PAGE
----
Creativity – “The more you think about it, the more you mess it up,”

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“We found that activation of the brain’s executive-control centers — the parts of the brain that enable you to plan, organize and manage your activities — is negatively associated with creative task performance,”

Unexpected brain structures tied to creativity, and to stifling it — ScienceDaily

Investigators at Stanford University have found a surprising link between creative problem-solving and heightened activity in the cerebellum, a structure located in the back of the brain and more typically thought of as the body’s movement-coordination center.

The cerebellum, traditionally viewed as the brain’s practice-makes-perfect, movement-control center, hasn’t been previously recognized as critical to creativity…”We found that activation of the brain’s executive-control centers — the parts of the brain that enable you to plan, organize and manage your activities — is negatively associated with creative task performance,”…Increasing subjective difficulty of drawing a word correlated with increased activity in the left prefrontal cortex, an executive-function center involved in attention and evaluation. But high creativity scores later assigned by the raters were associated with low activity in the executive-function center. Higher creativity scores were associated with higher activation in the cerebellum.

On analysis, a number of brain areas were more active when subjects were engaged in drawing words than when they were drawing zigzag lines. Peak activation occurred in the cerebellum and regions of the cortex known to be involved in coordinating motor control or acting as a visual sketchpad…

But the heightened activity in the cerebellum was unexpected, as was its association with high creativity scores subsequently assigned by the raters. In monkeys, this brain region has been found to be especially active in learning and practicing new movements…”Anatomical and, now, functional evidence point to the cerebellum as doing much more than simply coordination of movement,”

He and his colleagues speculate that the cerebellum may be able to model all new types of behavior as the more frontally located cortical regions make initial attempts to acquire those behaviors. The cerebellum then takes over and, in an iterative and subconscious manner, perfects the behavior, relieving the cortical areas of that burden and freeing them up for new challenges.  “It’s likely that the cerebellum is the coordination center for the rest of brain, allowing other regions to be more efficient,” said Reiss.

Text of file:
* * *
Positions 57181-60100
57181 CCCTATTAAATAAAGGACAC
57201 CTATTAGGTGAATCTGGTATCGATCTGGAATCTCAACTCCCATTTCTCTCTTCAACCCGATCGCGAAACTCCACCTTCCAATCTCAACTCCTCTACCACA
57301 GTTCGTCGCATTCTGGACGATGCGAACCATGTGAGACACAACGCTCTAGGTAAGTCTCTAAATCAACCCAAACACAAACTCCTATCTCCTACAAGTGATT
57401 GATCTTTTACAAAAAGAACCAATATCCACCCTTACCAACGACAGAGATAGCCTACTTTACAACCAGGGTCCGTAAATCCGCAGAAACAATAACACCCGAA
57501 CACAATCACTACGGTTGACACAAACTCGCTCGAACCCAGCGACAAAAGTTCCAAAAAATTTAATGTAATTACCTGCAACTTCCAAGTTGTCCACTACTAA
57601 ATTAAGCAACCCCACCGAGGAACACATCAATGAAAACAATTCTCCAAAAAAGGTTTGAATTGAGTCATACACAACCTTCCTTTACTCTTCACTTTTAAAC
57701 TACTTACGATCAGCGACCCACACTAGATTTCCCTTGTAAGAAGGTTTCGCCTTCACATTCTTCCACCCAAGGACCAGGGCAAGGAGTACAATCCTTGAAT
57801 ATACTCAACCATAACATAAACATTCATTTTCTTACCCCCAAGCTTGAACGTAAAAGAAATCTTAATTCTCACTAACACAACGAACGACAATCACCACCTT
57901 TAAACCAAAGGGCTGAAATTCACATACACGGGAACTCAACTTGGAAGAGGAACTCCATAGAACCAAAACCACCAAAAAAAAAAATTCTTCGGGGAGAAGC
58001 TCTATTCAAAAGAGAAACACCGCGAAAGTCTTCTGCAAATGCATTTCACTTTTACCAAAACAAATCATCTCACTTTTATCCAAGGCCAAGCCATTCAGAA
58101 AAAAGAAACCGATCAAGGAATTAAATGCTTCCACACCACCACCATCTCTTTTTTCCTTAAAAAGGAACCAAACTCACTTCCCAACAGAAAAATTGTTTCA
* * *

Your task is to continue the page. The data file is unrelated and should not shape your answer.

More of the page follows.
“As our study also shows, sometimes a deliberate attempt to be creative may not be the best way to optimize your creativity,” he said. “While greater effort to produce creative outcomes involves more activity of executive-control regions, you actually may have to reduce activity in those regions in order to achieve creative outcomes.”

Saggar put it more bluntly. “The more you think about it, the more you mess it up,” he said.

  • A specific fronto-striatal decision circuit is activated by cost-benefit conflict
  • It primarily targets striatal striosomes, linked to limbic functions of striatum
  • Its optogenetic control selectively alters decisions under cost-benefit conflict
  • Its corticostriatal control is exerted through a striatal inhibitory microcircuit

Summary

A striking neurochemical form of compartmentalization has been found in the striatum of humans and other species, dividing it into striosomes and matrix. The function of this organization has been unclear, but the anatomical connections of striosomes indicate their relation to emotion-related brain regions, including the medial prefrontal cortex. We capitalized on this fact by combining pathway-specific optogenetics and electrophysiology in behaving rats to search for selective functions of striosomes. We demonstrate that a medial prefronto-striosomal circuit is selectively active in and causally necessary for cost-benefit decision-making under approach-avoidance conflict conditions known to evoke anxiety in humans. We show that this circuit has unique dynamic properties likely reflecting striatal interneuron function. These findings demonstrate that cognitive and emotion-related functions are, like sensory-motor processing, subject to encoding within compartmentally organized representations in the forebrain and suggest that striosome-targeting corticostriatal circuits can underlie neural processing of decisions fundamental for survival.

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